We all know AudioControl. What’s interesting about this company is that it chooses to sit right in the middle of our industry’s product offerings—not opting for dashboard prominence by making head units; not looking for trunk dominance by producing amps and subwoofers. Instead, the guys from up North choose to focus on making everyone’s stuff—even the carmakers’ stuff— just sound better.
I’ve known Tom and Chris a long time, and since I’ve known them, they’ve always preached the same thing: dealers need to educate customers on the benefits of quality audio. That’s the way to sell, and incidentally, that’s also how you sell AudioControl.
Problem is, the amount of time with customers is now shortened, partly because of other non-ME items attracting discretionary dollars, and therefore traffic; partly because consumers do research on the Internet and come in looking for what they’re looking for. This means retailers have to spend most of their time telling customers how the brands they carry meet or exceed the quality and value of what customers think they need.
So now the company is taking a different tack. It’s going directly to consumers with a message of better sound. Tomorrow it’s putting on its second seminar focusing on bettering audio quality without necessarily changing the head unit. And it’s doing it in Webinar format, something our industry has not really embraced, but something Internet-savvy consumers understand.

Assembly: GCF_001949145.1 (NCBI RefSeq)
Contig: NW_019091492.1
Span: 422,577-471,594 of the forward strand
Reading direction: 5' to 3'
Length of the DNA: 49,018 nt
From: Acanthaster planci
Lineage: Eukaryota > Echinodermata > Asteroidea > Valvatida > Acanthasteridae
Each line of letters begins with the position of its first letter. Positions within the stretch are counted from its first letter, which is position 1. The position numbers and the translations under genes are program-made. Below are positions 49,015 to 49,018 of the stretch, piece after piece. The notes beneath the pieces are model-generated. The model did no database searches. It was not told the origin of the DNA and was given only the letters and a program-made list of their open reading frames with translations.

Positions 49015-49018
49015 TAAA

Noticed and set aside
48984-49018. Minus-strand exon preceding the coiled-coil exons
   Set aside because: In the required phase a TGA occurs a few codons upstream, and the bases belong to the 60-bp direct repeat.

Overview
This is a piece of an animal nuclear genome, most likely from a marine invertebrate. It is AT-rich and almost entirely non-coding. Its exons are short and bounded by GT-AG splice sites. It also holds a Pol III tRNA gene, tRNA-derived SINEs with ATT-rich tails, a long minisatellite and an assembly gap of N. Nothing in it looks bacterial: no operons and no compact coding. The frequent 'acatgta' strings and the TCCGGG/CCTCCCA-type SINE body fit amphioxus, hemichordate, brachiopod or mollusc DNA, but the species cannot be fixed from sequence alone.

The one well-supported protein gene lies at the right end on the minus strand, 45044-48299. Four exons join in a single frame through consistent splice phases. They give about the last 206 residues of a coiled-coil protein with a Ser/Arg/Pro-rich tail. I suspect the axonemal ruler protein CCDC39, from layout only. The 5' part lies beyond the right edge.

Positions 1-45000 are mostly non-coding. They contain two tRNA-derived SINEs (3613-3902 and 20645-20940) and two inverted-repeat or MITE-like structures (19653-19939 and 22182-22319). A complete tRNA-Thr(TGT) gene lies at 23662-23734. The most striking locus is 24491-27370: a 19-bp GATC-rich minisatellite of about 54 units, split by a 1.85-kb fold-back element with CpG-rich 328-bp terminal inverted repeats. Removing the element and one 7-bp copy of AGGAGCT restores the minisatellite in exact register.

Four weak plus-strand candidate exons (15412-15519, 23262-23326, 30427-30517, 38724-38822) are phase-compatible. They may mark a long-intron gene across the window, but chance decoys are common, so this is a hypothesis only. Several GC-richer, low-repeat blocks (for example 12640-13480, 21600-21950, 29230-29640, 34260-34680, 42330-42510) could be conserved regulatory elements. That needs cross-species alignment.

So what’s so significant about this? It’s benefitting retailers because it’s helping to get consumers thinking about better sound, and that benefits every facet of audio sales. But on a broader scope, it’s a big step in pushing our consumer awareness goals forward. At CES in 2009 we talked about a “Make Better Sound” initiative, and AudioControl hoped it would be picked up and carried forward by other manufacturers and retailers. In this case, it’s going directly to consumers where they live: online.
I hope that retailers ask their customers to attend this webinar, not because of AudioControl, but because of the benefit for all of us in the business of car audio. The more consumers value quality sound, the more we can get them beyond the white earbud and whizzer cone experience and into listening to music the way it was meant to be heard, through some of the best audio reproduction products our industry has to offer. I also hope that other manufacturers continue to find innovative ways to reach out to consumers, and in the process of touting new products, spare some bandwidth to focus on the value of a great audio experience overall.
I hear all the time that the “audio” on car audio is dead. I for one don’t believe it. We just need to make a stronger case.